Most of the time I really like living in New Zealand. Though sometimes I worry that New Zealand's relationship to the world is a larger mirror-image of Te Awamutu's to New Zealand (a trading post for farmers occupied by salt-of-the-earth inhabitants in walk shorts; a few famous people were born there and left as soon as they could), actually I'm happy to stay put in this bolthole at the end of the world. While it can be a little dull, on the other hand the living is fairly easy and the place has much to recommend it. Although I am more an indoors sort of a person (as I heard myself describing myself the other day to a new friend I was having coffee with, who asked me hopefully if the big guy and I went tramping much [#lightlarf]), if you like that sort of thing there is plenty of extraordinarily beautiful scenery to look at here. The food's good. The water, in Christchurch at least, is great. The healthcare's OK. The climate's all right. The government's stable. The only problem, really, is the culture.
It's not the local culture that's problematic; every time I've returned after travelling internationally I've remembered, all over again, just how lucky I've been (and still am, now and again) to work with contemporary New Zealand artists. It probably goes without saying that the top echelon of New Zealand artists is working at the equivalent level of their peers anywhere in the world. Contemporary New Zealand art isn't a crap option globally, it's no one's second-best; nor, to use Tony Fomison's immortal phrase, does it require a haka-and-handstands act in support when it goes overseas [are you listening NZ at Venice organisers?]; artists of New Zealand descent hold their own anywhere, by merit of their own work.
But what is problematic, living in New Zealand, is access to international culture. While the changing economy of contemporary music has revalidated international tours for major recording artists, the huge costs in bringing international visual art to New Zealand means that we only really get to see international work which falls into one of the following categories:
- has low overheads (tends to be video or digital work; you can send the disk through the mail and get sponsorship for the digital gear involved to show it);
- involves relational aesthetics (a series of gestures or transactions carried out by other people at the artist's behest, which might not even require the artist to be present);
- is made on the spot by the artist as part of a short-term residency;
- is either (a) already so famous or (b) can be cranked up into such a media-friendly spectacle that bus-loads of general punters will troop along to see it and pay decent money to do so, thus mitigating the huge costs of insurance, freight, and the usually exorbitant loan fee charged by the initiating museum to show it.
'Warhol Live', now on show at the deYoung Museum in San Francisco is exactly the sort of exhibition project I'm talking about, which I would love to see but which is equally the epitome of the kind of show that never comes to New Zealand: a fastidiously-curated exhibition looking at the role of music in Andy Warhol's work, including the fifty album covers the curators tracked down (Canadian teen-idol Paul Anka's The Painter, pictured above, is one of the better-known.)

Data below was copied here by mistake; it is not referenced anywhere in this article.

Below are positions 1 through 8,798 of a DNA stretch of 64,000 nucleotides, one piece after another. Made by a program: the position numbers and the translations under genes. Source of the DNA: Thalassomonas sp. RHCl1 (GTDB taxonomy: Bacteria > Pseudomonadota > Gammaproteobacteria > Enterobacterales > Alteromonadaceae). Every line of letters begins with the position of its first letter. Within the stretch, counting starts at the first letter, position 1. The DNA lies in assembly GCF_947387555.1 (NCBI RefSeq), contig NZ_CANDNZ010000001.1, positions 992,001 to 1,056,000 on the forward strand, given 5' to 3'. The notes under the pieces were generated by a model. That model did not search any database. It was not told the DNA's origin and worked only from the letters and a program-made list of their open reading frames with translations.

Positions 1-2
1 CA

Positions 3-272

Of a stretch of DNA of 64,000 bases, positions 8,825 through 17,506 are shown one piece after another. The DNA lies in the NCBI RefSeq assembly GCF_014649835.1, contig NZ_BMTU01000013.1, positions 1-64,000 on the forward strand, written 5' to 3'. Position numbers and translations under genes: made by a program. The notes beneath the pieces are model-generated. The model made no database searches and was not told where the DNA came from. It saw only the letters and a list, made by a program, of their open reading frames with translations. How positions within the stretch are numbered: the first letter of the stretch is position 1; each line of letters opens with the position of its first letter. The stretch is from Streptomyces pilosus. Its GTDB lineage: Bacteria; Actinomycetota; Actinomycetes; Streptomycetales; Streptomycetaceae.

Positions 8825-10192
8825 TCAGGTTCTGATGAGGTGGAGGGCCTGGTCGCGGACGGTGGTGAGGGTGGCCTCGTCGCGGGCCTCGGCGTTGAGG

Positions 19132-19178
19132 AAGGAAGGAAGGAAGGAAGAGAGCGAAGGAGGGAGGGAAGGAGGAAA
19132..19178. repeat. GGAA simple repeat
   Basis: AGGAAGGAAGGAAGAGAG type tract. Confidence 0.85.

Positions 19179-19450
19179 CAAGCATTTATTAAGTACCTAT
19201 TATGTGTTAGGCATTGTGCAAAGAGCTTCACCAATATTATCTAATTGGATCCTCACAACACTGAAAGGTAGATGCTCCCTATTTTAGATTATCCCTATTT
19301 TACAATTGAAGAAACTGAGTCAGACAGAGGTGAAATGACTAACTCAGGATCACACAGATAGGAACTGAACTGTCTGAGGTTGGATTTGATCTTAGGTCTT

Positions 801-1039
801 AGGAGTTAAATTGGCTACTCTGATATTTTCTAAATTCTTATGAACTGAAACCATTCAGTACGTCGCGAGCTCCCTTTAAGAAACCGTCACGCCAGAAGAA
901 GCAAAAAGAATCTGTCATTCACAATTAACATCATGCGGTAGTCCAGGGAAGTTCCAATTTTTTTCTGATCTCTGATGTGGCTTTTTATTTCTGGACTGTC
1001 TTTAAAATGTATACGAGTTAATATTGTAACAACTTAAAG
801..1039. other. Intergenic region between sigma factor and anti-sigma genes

Warhol's career as a commercial artist began with album covers, notes Fred Kaplan in the New York Times.
When Warhol came to New York in 1949, fresh out of art school, the long-playing record had just recently hit the marketplace. Warhol called the big labels, offering to illustrate their covers. He won an assignment right away, from Columbia Records, for an LP called “A Program of Mexican Music.” His drawings, of ancient drummers and dancers, were crude, but already they anticipated signature aspects of his later works.Gee, I'd like to see that. Well, I'm not travelling anywhere in the next little while: guess I'll just have to buy the book.
He copied the figures from 16th-century Aztec sketches that he found in a Museum of Modern Art catalog, a forerunner of his tendency to make art from existing images, like the Marilyn Monroe photos and Campbell’s Soup cans. And he used a technique known as “blotted-line” drawing, a basic form of printmaking that foretold his fascination with silk-screens.
These early covers “have pizazz and elegance and a sneaky linearity, like Cocteau with a movement disorder,” said Wayne Koestenbaum, the author of a Warhol biography. “The blotted line gives a jumpy and nervous and emotionally unstable rhythm to the otherwise coherent line, like a dry drunk."
(Just as a quick sidebar: in thinking about this post I came across Music Artwork, a terrific blog devoted to the connections between art and album covers. New Order's homage to Fortunato Depero's Futurismo; Sonic Youth warming their hands on the flame of Gerhard Richter; The Stone Roses' 'improvement' on Jackson Pollock's No.8. Well worth a visit.)